Editor’s Letter: August/September 2010
By Laura Aiken
I have been lured from my office in the middle of the day by the mere
promise of a cupcake. I have baked a batch of peanut butter cookies
only to eat the entire lot in a day. Beyond a sweet tooth, I have a
hobbyist’s fascination with dough, the mysteriously rising foundation
of the freshly baked bread smell I like to keep around on cold winter
I will tell you a few secrets about your new editor.
I have been lured from my office in the middle of the day by the mere promise of a cupcake. I have baked a batch of peanut butter cookies only to eat the entire lot in a day. Beyond a sweet tooth, I have a hobbyist’s fascination with dough, the mysteriously rising foundation of the freshly baked bread smell I like to keep around on cold winter days. Needless to say, my palate is rather pleased with my new role as editor of Bakers Journal. Generally, I love to be in the kitchen and in earlier years earned my keep in restaurants, at the front and back of the house.
As the editor of Bakers I am hoping to build on my experience in the foodservice industry at the helm of Canadian Pizza magazine since 2008, with the goal of better serving both readerships.
This publication celebrated its 70th birthday in 2010, no small accomplishment in the dog-eat-dog world of magazines. It is through continual innovation and dedication to truly serving the needs of the readership that a magazine earns such longevity. As I step into Brian Hartz’s shoes (no small feat), I hope to carry on his fantastic work, exemplified by the Canadian Business Press silver award Bakers won last year for best issue. There is a great fit between Canadian Pizza and Bakers Journal, where my learning more about one industry will do well to serve the other.
The baking industry is worth $3.2 billion in Canada, notes the Baking Association of Canada (BAC) website. It is amazing how unique the products made under this multibillion-dollar umbrella are. This edition features bakeries from across Canada, reminding of us of the diversity and success that is experienced nationwide. Our industry is made up of about 2,300 businesses ranging from independent shops to in-store grocery bakeries and regional and national wholesalers. Of these, 41 per cent are in Ontario; 26 per cent are located in Quebec; 14 per cent are found in British Columbia; six per cent in Alberta; three per cent in Manitoba; two per cent in Saskatchewan; two per cent in Nova Scotia; two per cent in New Brunswick; 0.9 per cent in Newfoundland and Labrador; 0.5 per cent in Prince Edward Island; 0.1 per cent in Yukon Territory; one bakery was located in Nunavut; and zero were found in the Northwest Territories.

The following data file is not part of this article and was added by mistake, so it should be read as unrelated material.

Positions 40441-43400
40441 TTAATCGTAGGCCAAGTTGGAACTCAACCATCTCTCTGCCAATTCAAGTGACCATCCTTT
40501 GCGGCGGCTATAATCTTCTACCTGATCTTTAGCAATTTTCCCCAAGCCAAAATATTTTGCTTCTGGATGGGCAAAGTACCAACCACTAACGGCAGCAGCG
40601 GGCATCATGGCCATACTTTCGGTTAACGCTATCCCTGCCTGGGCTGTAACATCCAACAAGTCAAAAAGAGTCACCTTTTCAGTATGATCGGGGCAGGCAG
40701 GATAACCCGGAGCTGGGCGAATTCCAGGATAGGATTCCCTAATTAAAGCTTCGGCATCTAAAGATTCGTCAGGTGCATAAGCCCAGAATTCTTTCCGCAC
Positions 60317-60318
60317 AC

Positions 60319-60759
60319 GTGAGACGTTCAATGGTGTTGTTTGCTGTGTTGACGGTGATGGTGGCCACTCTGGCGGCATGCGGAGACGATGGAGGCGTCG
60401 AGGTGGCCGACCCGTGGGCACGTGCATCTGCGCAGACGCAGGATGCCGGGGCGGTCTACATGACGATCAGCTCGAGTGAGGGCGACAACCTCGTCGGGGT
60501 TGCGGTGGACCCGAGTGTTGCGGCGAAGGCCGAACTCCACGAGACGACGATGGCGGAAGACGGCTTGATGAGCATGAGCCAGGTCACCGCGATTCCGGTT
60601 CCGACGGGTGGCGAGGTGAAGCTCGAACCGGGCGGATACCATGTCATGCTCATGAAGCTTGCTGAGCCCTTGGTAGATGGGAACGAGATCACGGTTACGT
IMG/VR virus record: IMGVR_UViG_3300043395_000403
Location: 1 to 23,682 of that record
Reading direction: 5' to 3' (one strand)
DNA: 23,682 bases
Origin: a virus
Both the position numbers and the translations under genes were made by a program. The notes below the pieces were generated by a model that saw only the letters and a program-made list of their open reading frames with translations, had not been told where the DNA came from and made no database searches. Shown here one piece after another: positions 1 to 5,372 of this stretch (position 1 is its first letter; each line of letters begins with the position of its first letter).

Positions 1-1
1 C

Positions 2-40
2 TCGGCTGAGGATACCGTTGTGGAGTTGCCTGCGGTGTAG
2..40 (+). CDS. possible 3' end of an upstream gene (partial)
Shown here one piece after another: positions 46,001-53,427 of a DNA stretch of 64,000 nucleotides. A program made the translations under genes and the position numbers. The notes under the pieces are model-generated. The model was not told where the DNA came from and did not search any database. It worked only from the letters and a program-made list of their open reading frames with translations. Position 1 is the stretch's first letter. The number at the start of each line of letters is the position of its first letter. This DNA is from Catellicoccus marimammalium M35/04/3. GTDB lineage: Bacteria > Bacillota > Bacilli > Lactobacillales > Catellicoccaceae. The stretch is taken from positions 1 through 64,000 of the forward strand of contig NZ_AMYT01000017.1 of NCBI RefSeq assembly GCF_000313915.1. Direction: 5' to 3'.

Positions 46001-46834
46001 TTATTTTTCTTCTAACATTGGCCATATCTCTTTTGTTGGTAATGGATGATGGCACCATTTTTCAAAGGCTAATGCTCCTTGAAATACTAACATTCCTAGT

No matter which end of the compass a baker finds himself or herself on, certain trends bind the industry coast to coast. Sodium reduction, trans fats and healthier products in general will continue to dominate headlines. Consumers will carry on searching for natural ingredients and simplicity in their food choices. However, I bet they will also continue to be delighted with artistry and dessert will still be a dish meant to thrill. For this sweet tooth, it is still a dish that nearly always follows up dinner, and the more elaborate, the better.
Now that I have told you a little about myself, there is something I would like you to share with me. If you could solve just one problem in your business, what would it be? What solution do you want to find in Bakers Journal when you flip open the next edition? What would you like to see more or less of? E-mail me at firstname.lastname@example.org or call me at 416-522-1595 to share your thoughts. I look forward to getting to know you.